Substituting formula (5) into formulas (3) and (6) respectively gives:

ab3 =-(81/12)(fH -fL)                       (7)

n=-(4/81)ab4 +(2/3)bfL       (8)

From formulas (7) and (8),

b=3n/(fH +fL)                          (9)

Substituting formula (9) into formula (7) yields:

a=(fH -fL)(fH +fL)3 (-1/4n3)(10)

As described above, the variables a and b can be calculated, and the specific formula can be obtained.

From this specific formula, the frequencies of drive pulses can be calculated using, e.g., the Newton's method or the like. Note that the driving curve portion in the ramp-down section is nearly symmetrical to that in the ramp-up section.

The frequencies of drive pulses calculated from the specific formula are pre-stored as data in the ROM 110 shown in FIG. 4. In accordance with the stored data, the MPU 101 generates the signals shown in FIGS. 5A, 5B, 5C and 5D for two-phase excitation required for driving the stepping motor 80 from the output port 103 for predetermined periods of time defined by the first to n-th ramp-up pulses, thereby exciting the predetermined phases of the motor.

With the above-mentioned stepping motor driving system, when an S-shaped driving curve is formed, a curve having two or more inflection points is used, one inflection point is set at the start frequency, another inflection point is set at the predetermined constant-speed frequency, and a specific formula obtained by eliminating lower-order terms of a formula of third-order or higher for calculating that curve is used, so that a driving curve can be easily obtained by substituting only the start or end frequency, constant-speed frequency, and the number of ramp-up or ramp-down pulses.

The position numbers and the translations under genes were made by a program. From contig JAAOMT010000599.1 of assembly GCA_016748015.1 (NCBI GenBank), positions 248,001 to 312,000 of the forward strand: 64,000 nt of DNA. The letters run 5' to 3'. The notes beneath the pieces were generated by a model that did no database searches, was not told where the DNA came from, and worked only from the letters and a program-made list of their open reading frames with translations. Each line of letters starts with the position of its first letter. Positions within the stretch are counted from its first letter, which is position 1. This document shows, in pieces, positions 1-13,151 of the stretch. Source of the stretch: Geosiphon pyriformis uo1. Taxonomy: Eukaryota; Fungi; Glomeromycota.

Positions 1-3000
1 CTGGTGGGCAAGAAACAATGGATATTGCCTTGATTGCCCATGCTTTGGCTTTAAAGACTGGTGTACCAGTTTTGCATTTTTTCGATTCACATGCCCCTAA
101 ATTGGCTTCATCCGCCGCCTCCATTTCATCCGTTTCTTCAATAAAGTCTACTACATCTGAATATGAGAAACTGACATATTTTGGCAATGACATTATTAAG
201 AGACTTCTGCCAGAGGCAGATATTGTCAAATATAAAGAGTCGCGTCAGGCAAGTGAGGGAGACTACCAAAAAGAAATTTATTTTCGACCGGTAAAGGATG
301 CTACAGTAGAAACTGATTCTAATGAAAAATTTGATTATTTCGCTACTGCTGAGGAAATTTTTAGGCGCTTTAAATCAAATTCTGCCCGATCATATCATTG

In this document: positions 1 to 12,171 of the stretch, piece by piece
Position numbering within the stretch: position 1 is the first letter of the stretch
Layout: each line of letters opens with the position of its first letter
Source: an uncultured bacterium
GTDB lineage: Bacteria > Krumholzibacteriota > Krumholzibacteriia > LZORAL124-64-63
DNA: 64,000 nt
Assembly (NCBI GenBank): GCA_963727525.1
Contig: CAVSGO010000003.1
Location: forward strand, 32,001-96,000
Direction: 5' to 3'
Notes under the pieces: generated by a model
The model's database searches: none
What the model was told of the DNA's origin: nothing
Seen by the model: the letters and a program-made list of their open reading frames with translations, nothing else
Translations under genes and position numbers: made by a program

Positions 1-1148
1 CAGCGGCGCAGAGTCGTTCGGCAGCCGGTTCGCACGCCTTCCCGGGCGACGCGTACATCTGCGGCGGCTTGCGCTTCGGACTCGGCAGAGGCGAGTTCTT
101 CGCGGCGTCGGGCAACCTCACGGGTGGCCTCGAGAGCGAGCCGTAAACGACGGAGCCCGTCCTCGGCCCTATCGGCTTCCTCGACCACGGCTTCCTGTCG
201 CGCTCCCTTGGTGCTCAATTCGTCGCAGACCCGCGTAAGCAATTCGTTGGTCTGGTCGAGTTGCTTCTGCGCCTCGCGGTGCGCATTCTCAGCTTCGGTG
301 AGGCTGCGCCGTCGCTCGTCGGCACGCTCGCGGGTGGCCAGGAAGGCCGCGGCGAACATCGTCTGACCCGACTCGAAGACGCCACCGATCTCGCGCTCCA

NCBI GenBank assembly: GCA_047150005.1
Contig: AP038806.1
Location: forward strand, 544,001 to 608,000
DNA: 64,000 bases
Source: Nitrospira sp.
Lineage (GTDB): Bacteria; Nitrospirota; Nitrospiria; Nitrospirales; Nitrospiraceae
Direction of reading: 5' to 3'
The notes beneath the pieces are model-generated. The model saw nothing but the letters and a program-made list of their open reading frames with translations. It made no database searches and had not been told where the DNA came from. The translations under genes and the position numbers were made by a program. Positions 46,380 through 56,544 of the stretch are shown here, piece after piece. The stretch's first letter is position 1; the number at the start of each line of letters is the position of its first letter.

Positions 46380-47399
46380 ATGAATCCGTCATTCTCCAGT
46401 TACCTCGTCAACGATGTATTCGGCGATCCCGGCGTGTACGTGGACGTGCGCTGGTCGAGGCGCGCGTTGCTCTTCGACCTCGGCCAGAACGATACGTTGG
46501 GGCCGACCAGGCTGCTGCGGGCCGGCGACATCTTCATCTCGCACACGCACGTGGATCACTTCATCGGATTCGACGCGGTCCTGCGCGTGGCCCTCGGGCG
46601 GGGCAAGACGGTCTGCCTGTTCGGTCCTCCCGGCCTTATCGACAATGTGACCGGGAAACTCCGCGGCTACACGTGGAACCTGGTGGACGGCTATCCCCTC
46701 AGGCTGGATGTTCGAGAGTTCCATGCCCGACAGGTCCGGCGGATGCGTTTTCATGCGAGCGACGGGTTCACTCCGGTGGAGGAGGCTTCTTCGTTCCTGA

Furthermore, since a satisfactory solution upon scanning of the carriage can be easily obtained within a short period of time, and vibrations upon scanning of the carriage can be reduced, speed precision can be improved, thus improving print quality.

Since the same vibration characteristics as in the conventional device can be attained by shorter ramp-up pulses than in the conventional device, i.e., within a shorter ramp-up section, the print time can be shortened, and the apparatus size can be reduced.

Second Embodiment

In the above embodiment, a ramp-up driving curve is defined using the third-order specific formula, so that one inflection point is set at the start frequency, and another inflection point is set at the predetermined constant-speed frequency. The start frequency (fL) is set at about 100 pps, and the predetermined constant-speed frequency (fH) is set at about 1,000 pps.

In the second embodiment, a fourth-order specific formula is used, as shown in FIG. 7, one of the inflection points is set at a predetermined first constant-speed frequency (fH), and a linear driving curve portion may be formed between the first constant-frequency and a predetermined second constant-speed frequency (fH2). In this embodiment, the start frequency is about 100 pps, the predetermined first constant-speed frequency (fH) is about 900 pps, and the predetermined second constant-speed frequency (fH2) is about 1,000 pps. In this case, the specific formula is described as follows:

f(t)=at3 (t-b)+fL                      (1)

Differentiating this formula (1) gives: